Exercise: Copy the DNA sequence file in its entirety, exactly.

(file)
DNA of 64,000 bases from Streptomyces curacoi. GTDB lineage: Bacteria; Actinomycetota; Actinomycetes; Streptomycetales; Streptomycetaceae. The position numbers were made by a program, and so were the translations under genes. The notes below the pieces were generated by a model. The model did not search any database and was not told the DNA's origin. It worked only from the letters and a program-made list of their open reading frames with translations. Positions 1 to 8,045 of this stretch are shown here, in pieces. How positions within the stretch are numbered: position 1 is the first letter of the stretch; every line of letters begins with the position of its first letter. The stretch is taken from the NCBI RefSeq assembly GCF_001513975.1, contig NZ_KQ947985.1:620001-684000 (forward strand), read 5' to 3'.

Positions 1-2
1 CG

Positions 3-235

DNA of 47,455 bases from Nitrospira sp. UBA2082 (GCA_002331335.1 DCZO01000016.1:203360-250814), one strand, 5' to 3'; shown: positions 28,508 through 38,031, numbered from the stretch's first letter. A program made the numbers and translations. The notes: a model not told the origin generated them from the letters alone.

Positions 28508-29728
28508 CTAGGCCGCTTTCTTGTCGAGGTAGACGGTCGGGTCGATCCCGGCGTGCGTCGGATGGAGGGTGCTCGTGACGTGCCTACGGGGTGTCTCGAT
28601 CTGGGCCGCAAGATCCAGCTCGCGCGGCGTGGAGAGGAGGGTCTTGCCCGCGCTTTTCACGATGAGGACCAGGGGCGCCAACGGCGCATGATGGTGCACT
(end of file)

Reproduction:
DNA of 64,000 bases from Streptomyces curacoi. GTDB lineage: Bacteria; Actinomycetota; Actinomycetes; Streptomycetales; Streptomycetaceae. The position numbers were made by a program, and so were the translations under genes. The notes below the pieces were generated by a model. The model did not search any database and was not told the DNA's origin. It worked only from the letters and a program-made list of their open reading frames with translations. Positions 1 to 8,045 of this stretch are shown here, in pieces. How positions within the stretch are numbered: position 1 is the first letter of the stretch; every line of letters begins with the position of its first letter. The stretch is taken from the NCBI RefSeq assembly GCF_001513975.1, contig NZ_KQ947985.1:620001-684000 (forward strand), read 5' to 3'.

Positions 1-2
1 CG

Positions 3-235

DNA of 47,455 bases from Nitrospira sp. UBA2082 (GCA_002331335.1 DCZO01000016.1:203360-250814), one strand, 5' to 3'; shown: positions 28,508 through 38,031, numbered from the stretch's first letter. A program made the numbers and translations. The notes: a model not told the origin generated them from the letters alone.

Positions 28508-29728
28508 CTAGGCCGCTTTCTTGTCGAGGTAGACGGTCGGGTCGATCCCGGCGTGCGTCGGATGGAGGGTGCTCGTGACGTGCCTACGGGGTGTCTCGAT
28601 CTGGGCCGCAAGATCCAGCTCGCGCGGCGTGGAGAGGAGGGTCTTGCCCGCGCTTTTCACGATGAGGACCAGGGGCGCCAACGGCGCATGATGGTGCACT